Networking As An Introvert: Does It Have To Be a Nightmare?

 

There are so many reasons why a natural introvert can make a strong business leader, and a great employee – as talented analysts, consultants and strategists, there’s a solid base of valuable skills to build success upon. But when it comes to networking, selling and getting a business out there, they may feel slightly less than confident. Luckily, there are many tendencies of this personality type that can actually be used to powerful effect in a networking setting, such as great listening skills. Here’s how to navigate through when you’re out of your comfort zone:

 

Pick an Objective

 

For introverts to feel more comfortable operating at a networking event, it’s better to have set a goal about what you want to get out of it. That way, it prevents any internal self-doubt about why you are there and what the point of the small talk is. So take a moment before attending to map out what you need the event to deliver – and make it specific. It could be to hold a five minute introductory chat with the procurement director of that start-up you’ve seen a good opportunity to work with. Or you could be on the hunt for a particular supplier. Ask for the guestlist and read up beforehand on who’s attending, so if you want to work with that accounts specialist from Cook CPA, you can prepare what you’re going to say beforehand.

 

Have a Standard Opening Line – and a Pitch

 

Often it’s the unscripted small talk preceding the proper discussions that can make an introvert feel most uncomfortable – so rehearse some standard opening line formulas so that you don’t find yourself at a loss for words. The smartest move is to immediately ask a question, putting the conversational onus on the other party. Something simple like ‘So, what brings you hear today?’. Then you can get into your comfort zone receive mode rather than having to immediately push out messages. It also provides a opening for someone who may also not be sure what to say themselves. Let their talk about their business guide you. Equally, if you don’t know what you’re going to say about your own business then you’re either in for 2 minutes of very awkward silence or verbal diarrhea when you inevitably get asked about yourself. Work out three or four key points to get across – what does your company do in a nutshell? What are your mission and company values? What is your own role in making this work? What are you seeking at this event? Stick to the script and you’ll never be stuck for an answer.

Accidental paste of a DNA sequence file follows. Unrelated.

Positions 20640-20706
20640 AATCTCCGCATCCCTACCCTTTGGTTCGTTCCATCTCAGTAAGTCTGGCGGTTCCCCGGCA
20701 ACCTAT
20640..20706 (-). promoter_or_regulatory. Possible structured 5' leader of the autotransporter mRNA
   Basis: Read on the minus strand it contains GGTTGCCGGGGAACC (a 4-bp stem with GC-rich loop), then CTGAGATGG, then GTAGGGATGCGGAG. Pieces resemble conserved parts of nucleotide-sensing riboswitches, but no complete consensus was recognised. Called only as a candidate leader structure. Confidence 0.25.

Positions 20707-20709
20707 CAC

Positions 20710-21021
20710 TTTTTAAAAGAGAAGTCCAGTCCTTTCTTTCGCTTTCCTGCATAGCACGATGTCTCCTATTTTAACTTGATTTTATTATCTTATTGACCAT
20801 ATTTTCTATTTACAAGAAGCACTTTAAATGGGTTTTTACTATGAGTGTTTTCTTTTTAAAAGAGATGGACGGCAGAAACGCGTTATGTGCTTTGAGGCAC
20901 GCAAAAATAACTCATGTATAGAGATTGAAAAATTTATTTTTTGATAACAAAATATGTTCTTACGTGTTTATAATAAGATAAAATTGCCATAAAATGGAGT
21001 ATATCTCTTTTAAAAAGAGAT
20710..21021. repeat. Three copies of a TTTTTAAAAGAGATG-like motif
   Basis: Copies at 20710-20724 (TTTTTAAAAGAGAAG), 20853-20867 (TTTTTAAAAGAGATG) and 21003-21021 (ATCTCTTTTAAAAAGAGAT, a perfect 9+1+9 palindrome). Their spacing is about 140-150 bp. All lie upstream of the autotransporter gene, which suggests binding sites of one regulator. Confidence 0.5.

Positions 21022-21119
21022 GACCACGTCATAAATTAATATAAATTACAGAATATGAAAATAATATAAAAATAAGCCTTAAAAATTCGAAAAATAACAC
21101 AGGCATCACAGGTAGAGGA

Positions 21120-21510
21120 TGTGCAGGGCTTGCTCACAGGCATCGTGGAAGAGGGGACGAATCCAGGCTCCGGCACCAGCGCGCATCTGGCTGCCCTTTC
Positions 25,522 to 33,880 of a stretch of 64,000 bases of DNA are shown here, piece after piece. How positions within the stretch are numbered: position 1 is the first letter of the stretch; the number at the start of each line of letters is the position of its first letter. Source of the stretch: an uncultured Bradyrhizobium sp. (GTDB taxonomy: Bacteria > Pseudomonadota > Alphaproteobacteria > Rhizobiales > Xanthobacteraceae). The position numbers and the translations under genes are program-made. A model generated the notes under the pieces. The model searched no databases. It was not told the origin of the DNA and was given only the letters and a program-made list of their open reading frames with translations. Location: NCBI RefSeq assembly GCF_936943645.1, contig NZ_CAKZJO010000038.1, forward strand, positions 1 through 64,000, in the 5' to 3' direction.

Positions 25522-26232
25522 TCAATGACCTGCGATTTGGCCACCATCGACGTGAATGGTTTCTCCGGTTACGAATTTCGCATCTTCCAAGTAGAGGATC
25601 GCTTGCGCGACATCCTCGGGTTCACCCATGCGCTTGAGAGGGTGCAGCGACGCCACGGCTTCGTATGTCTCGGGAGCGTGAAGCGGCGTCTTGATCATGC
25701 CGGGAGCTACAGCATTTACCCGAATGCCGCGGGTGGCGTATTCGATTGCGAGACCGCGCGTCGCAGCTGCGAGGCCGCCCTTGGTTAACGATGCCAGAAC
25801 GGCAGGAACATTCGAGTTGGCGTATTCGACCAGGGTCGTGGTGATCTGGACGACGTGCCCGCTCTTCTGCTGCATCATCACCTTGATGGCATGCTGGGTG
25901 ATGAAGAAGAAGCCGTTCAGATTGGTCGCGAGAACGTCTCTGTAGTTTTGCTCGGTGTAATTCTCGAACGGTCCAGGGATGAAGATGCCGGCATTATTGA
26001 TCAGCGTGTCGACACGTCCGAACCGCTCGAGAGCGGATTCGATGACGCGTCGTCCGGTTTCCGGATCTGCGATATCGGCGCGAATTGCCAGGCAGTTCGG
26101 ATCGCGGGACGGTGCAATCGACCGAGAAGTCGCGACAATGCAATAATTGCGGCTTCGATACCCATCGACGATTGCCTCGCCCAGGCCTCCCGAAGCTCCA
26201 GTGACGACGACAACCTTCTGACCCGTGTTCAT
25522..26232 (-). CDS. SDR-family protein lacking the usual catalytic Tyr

Follow Up

 

There’s no point putting all that hard work in if you don’t follow up afterwards. Use social platforms such as LinkedIn to connect afterwards and send each person a personal message including a couple of the facts they mentioned to you. ‘Hello Lucy, it was great to meet you at the Startup Lunch the other day and hear about your work in recruitment. We have a couple of technical roles coming up if you’d want to discuss how we could work together on them.” Keep it short and sweet and let the rest happen naturally. You got this!

 

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